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3 August 2020, 14:34
The Cats composer distances himself from Tom Hooper’s widely criticised movie adaptation, calling it ‘ridiculous’. Miaow.
The musicals legend is one of many, including Cats stars James Corden and Dame Judi Dench, to distance themselves from the multi-Razzie winner, whose criticism mainly focused on its bizarrely humanoid interpretation of the musical’s feline characters.
Despite its all-star cast of Sir Ian McKellen, Taylor Swift, Jason Derulo and Jennifer Hudson, the film lost Universal an estimated $113m.
Lloyd Webber said in an interview with The Sunday Times: “The problem with the film was that Tom Hooper decided, as he had with Les Mis [which Hooper directed in 2012], that he didn’t want anybody involved in it who was involved in the original show.
“The whole thing was ridiculous.”
Even before its official release, nerves around Hooper’s adaptation were rife. With edits being made up to the 11th hour, some press screenings had to play out a version with parts of unedited green screen footage still there.
After its initial cinema debut, Universal announced it would be sending an updated version to cinemas, which included “improved visual effects”.
At the Razzies, Cats won Worst Picture, Worst Supporting Actor and Actress (James Corden and Rebel Wilson, respectively), Worst On Screen Combo, Worst Screenplay and Worst Director.
Speaking on the audio commentary for the film, Tom Hooper defended his decision for the cats to have human faces: “From the beginning, I always wanted humans to play cats – partly because it’s a dance musical, so I wanted to capture live dance.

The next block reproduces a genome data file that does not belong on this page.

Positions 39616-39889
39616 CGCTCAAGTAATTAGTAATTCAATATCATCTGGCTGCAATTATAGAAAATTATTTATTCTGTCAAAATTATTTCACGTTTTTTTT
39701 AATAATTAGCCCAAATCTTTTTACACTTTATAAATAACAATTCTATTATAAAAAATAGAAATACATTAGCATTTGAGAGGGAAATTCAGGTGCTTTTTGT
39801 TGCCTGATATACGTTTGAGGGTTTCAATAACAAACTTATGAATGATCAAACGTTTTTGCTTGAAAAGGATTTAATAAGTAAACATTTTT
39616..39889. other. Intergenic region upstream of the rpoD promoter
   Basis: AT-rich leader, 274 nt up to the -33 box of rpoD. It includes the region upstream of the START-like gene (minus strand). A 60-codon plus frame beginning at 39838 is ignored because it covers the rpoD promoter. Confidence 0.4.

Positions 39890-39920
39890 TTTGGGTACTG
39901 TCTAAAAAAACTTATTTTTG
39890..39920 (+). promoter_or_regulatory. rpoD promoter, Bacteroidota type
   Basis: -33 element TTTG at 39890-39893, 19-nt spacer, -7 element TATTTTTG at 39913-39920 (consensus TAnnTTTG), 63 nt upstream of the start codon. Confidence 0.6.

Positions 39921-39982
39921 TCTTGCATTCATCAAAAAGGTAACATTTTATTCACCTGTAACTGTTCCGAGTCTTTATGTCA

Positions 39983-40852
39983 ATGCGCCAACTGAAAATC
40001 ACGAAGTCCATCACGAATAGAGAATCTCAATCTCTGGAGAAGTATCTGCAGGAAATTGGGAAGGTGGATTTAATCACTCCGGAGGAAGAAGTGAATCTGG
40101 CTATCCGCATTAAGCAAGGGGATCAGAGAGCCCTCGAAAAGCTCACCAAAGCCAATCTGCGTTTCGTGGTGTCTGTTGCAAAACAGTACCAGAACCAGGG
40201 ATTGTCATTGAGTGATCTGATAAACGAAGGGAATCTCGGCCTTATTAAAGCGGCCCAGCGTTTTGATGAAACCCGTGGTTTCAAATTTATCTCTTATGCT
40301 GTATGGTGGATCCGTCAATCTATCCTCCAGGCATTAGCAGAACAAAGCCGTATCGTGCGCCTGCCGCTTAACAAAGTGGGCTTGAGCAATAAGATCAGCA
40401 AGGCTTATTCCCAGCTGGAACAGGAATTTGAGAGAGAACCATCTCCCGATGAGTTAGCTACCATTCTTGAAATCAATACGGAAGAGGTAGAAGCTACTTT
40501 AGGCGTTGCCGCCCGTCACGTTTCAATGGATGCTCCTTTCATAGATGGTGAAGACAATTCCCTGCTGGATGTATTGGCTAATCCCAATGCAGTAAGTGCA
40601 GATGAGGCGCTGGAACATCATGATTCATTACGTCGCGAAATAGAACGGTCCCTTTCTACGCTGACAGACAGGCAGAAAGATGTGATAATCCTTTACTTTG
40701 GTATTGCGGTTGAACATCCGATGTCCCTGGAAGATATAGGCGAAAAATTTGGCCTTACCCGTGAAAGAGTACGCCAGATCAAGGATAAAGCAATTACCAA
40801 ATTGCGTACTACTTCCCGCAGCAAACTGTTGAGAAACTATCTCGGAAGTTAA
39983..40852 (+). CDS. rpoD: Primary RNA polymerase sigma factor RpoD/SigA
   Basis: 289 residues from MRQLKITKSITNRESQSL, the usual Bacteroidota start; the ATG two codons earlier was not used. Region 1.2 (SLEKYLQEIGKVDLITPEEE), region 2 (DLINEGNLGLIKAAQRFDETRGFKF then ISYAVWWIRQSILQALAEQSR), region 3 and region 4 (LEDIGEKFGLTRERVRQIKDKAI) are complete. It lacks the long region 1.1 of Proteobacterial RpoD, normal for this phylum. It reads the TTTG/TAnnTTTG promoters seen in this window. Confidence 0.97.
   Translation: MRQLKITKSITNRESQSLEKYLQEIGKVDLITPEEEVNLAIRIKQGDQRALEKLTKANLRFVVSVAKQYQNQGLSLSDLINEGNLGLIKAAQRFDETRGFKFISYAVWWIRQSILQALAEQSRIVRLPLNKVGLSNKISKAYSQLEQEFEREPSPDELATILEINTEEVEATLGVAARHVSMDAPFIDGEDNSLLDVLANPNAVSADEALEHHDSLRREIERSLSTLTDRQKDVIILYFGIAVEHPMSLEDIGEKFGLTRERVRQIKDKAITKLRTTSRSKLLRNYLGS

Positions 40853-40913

“But also, if I was lucky enough to capture lightning in a bottle with a great performance, I wanted to be able to be in full contact with that in the face.
“I wanted to kind of create, I suppose, a covering of fur that was better than what a costume could do. But still be one-to-one with the real bodies, so that the way we captured the dance was utterly faithful to the way they did the dance, or in the case, Rebel’s physical comedy.”
Cats is based on T.S. Eliot’s book of children’s poems Old Possum’s Book of Practical Cats.
Since its opening in the West End in 1981, it has been translated into more than 20 languages, is the fourth longest-running show in Broadway history and has become one of Lloyd Webber’s most successful musicals.
This isn’t the first time the composer has criticised the film. Last year, he called James Corden’s performance as Bustopher Jones “absolutely un-Eliot”.